In reality, I can. Just right now at this moment in time, I worry and I am tired. I am tired of looking at things in the house and trying to figure out what to do. I don’t want to leave my son, DIL, and daughter with things to deal with.

You know all those stupid little things that need done, that even on a good day I never get finished, probably because at this point, I need to have someone to help me put things into order and perspective.

I don’t like this feeling. I don’t want to leave problems or issues behind. Hell, I even worry about when I die, how can I be sure it is somewhere where the body will be ok for medical donation. They have specific things like it has to be in cold storage within four hours. Yeah, I am doing that. May as well try to continue to educate.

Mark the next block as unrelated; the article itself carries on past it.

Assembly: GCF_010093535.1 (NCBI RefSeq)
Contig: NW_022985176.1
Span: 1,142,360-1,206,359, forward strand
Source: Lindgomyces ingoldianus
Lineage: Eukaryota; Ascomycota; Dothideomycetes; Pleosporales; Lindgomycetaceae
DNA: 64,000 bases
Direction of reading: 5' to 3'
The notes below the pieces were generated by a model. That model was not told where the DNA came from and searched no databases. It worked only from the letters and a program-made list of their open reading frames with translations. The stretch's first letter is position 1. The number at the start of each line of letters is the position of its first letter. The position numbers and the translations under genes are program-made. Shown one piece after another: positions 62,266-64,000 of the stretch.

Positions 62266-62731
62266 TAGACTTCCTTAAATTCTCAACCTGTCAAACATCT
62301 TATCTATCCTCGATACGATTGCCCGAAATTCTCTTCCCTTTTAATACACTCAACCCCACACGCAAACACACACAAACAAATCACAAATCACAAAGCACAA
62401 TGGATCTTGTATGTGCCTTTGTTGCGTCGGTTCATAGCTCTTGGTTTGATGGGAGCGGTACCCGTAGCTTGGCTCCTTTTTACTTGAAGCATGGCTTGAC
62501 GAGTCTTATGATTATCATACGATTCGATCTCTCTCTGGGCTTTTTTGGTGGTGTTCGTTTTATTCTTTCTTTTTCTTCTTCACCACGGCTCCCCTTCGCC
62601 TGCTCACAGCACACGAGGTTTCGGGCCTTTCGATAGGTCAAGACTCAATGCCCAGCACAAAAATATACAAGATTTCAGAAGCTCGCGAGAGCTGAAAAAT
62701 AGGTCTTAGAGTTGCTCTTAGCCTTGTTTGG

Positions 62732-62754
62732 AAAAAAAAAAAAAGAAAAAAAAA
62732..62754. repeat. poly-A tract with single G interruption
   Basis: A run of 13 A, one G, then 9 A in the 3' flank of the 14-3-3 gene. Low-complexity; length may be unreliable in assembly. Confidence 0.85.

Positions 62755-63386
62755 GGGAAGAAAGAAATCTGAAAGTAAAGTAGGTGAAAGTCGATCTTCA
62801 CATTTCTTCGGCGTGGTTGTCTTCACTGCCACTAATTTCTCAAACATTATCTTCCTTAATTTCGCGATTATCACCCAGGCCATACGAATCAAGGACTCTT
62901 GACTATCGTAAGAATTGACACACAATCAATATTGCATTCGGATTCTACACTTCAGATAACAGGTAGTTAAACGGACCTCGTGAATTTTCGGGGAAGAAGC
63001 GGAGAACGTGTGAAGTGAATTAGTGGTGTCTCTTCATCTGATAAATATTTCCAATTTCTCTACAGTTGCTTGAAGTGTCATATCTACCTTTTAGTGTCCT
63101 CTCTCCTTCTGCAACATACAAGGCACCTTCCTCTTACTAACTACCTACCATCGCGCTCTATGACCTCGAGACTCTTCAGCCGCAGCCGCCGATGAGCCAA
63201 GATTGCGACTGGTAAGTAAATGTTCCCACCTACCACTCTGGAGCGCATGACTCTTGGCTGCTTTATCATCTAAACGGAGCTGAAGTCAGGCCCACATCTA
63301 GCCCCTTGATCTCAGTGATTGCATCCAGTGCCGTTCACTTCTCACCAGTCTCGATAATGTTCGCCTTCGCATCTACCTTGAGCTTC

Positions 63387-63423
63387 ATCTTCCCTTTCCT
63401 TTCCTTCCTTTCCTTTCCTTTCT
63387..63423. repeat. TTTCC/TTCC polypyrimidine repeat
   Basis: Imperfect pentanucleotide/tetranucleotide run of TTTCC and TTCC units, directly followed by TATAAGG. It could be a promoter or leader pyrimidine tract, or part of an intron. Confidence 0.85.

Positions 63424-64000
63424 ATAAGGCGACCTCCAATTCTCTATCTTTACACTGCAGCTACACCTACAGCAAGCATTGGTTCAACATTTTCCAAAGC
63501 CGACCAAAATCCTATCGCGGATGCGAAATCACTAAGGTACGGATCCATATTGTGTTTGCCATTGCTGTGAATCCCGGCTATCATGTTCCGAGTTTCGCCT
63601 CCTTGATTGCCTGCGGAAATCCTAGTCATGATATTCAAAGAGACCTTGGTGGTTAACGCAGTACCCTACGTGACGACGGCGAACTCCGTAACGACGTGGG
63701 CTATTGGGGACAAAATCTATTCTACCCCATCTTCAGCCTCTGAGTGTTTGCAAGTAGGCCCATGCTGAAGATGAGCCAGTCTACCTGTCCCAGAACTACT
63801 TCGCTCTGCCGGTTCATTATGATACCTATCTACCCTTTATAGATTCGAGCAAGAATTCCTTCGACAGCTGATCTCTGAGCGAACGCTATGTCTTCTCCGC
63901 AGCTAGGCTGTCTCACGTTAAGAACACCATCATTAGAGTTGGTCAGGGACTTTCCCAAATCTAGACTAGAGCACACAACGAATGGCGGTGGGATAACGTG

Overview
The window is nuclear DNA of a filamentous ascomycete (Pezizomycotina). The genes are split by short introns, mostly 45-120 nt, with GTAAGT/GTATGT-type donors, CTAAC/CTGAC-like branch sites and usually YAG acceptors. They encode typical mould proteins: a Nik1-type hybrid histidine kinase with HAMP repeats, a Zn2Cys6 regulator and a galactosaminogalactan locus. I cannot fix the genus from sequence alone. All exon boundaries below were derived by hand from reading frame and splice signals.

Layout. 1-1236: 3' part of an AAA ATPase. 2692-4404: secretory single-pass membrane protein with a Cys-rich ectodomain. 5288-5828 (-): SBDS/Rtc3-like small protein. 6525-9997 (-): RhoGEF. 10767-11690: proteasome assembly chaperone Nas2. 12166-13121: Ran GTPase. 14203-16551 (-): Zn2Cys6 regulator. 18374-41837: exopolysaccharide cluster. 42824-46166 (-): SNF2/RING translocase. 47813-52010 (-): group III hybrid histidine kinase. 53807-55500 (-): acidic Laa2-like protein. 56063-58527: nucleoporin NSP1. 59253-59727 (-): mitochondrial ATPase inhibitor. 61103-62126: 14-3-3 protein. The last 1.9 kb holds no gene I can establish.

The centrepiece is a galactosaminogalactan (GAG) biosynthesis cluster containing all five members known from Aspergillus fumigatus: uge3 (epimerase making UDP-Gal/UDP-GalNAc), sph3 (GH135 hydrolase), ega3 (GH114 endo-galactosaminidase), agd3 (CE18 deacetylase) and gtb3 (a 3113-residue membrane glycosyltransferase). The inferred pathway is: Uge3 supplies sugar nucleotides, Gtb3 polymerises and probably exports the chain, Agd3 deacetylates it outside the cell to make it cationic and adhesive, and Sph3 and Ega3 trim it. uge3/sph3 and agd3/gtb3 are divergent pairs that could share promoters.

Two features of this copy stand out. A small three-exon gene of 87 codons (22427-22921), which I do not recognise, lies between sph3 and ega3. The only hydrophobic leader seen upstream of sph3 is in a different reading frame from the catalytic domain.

If it were the TARDIS

Anchor Pub, NOLA.  Yes, they have a TARDIS
Anchor Pub, NOLA. Yes, they have a TARDIS

Strength is knowing when to lean on others

I want to leave my children with lots of laughter and memories that are good. I want people to smile and laugh when they think of me. I don’t want to die. Seriously, I know we all face it in life. But I am not ready. I honestly think no one is ready.

The good thing about this venting, is now I can be who I am again. Yes, the things I worry about won’t go away (to make some of them go away I need to win the lottery, not millions but a few thousand – just enough to take care of a few things and maybe a first-class flight somewhere.)

I am a strong person, cancer taught me that. But my children taught me strength is also admitting you have days where you lean on others. Today I am leaning on all of you. Thank you.

This content is accurate and true to the best of the author’s knowledge and does not substitute for diagnosis, prognosis, treatment, prescription, and/or dietary advice from a licensed health professional. Drugs, supplements, and natural remedies may have dangerous side effects. If pregnant or nursing, consult with a qualified provider on an individual basis. Seek immediate help if you are experiencing a medical emergency.

© 2018 Jean Lee